Unlike Manotskov’s Journey One, Prokofiev’s compositions did not betray a sense of nostalgia. Howl, which was originally scored for Maurice Causey’s all-electronic ballet, mirrored, in its contemporaneity, Arseny Avraamov’s Symphony of Sirens (‘Simfoniia Gudkov’). Performed in Baku to commemorate the fifth anniversary of the Russian Socialist Federative Soviet Republic, Avraamov’s notorious piece employed the sounds of the city itself – factory sirens, bus horns, cannons et al – in celebration of industry, communism and the future. Prokofiev did not conduct a city, but instead, dueted synthesised sounds from a laptop alongside Lydia Kavina’s theremin.

Avraamov Symphony of Sirens

‘Graphical score’ of Avraamov’s Symphony of Sirens. Reproduced in Sergeĭ Rumiantsev, Ars Novyĭ, ili Dela i prikliucheniia bezustalʹnogo kazaka Arseniia Avraamova (Moscow, 2007) YF.2008.a.31612.

Reflecting on the hopes, tragedies and myths of the Russian Revolution, Prokofiev conceded that “there is a kind of desperation, a loneliness, a cry – a howl” apparent in such momentous events. “You reach a breaking point when you revolt,” he continued. “Most people wouldn’t go as far as a revolution, unless they’re pushed so hard. And that’s what happened in the Middle East. That’s what happened in Russia.”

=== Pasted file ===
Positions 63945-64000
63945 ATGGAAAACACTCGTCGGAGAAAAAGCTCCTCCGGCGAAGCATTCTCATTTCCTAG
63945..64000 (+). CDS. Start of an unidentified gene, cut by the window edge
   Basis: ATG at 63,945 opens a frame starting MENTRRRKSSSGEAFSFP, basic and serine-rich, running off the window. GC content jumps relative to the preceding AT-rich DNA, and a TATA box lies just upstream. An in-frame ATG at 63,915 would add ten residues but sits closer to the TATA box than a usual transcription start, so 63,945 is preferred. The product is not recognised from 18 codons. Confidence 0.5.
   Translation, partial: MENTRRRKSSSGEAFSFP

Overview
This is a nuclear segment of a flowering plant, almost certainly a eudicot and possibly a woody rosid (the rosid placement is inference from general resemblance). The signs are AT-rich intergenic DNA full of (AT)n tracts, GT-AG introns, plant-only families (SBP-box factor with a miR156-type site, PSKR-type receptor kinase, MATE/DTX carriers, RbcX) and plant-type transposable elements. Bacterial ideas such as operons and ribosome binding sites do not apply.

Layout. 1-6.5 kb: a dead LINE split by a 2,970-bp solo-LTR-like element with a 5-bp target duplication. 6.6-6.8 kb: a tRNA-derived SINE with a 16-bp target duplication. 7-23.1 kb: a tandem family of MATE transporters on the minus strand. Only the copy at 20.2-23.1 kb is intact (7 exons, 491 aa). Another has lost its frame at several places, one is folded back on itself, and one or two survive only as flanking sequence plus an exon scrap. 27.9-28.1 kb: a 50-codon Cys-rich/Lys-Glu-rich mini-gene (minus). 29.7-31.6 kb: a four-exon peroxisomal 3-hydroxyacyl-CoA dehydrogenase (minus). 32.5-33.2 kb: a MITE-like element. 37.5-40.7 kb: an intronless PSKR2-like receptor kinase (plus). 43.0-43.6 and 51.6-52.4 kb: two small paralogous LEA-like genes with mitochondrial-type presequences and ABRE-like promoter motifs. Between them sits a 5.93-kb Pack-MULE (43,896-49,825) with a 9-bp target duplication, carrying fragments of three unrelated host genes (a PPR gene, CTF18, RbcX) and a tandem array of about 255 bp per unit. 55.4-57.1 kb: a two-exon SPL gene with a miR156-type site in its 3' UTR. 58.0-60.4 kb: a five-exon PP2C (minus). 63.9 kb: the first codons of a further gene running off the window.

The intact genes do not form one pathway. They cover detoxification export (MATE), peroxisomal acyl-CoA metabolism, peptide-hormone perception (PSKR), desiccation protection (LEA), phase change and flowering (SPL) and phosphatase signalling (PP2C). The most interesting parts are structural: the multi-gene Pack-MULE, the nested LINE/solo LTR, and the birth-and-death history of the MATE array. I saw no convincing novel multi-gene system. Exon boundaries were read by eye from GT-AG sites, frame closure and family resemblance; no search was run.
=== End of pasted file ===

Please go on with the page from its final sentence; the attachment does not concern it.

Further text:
As if to emphasise the ambiguous nature of catastrophic political change, the evening climaxed with a new guided improvisation for Vsevolod Pudovkin’s 1927 silent classic, The End of St. Petersburg. Prokofiev was joined on stage by the Renegade Orchestra, Kavina, Manotskov, Jason Alder (bass clarinet) and Molly Lopresti (percussion).

Pudovkin 1

Scenes from Pudovkin’s The End of St. Petersburg, reproduced in A.M. Maryamov, Narodnyi artist SSSR Vsevolod Pudovkin (Moscow, 1951). 11796.b.43. 

Pudovkin 2

Together, the musicians constructed an alternative vision of the Revolution, one that did not simply celebrate the overthrow of a redundant despot or the provisional government that succeeded him, but focused on the people who suffered not only through the failings of the monarchy, but also the shadowy beginnings of the Soviet regime as well. Peasants and bankers had their own leitmotifs, characterised by Matyakubov’s dutar and Kavina’s theremin respectively, but neither purported to have moral supremacy over the other. The audience, too, collaborated with the musicians, towards the end of the feature, in a collective vocal exercise, oh-ing and ah-ing, like lamentful ghosts of revolutions past, to images of cannons firing on the silver screen.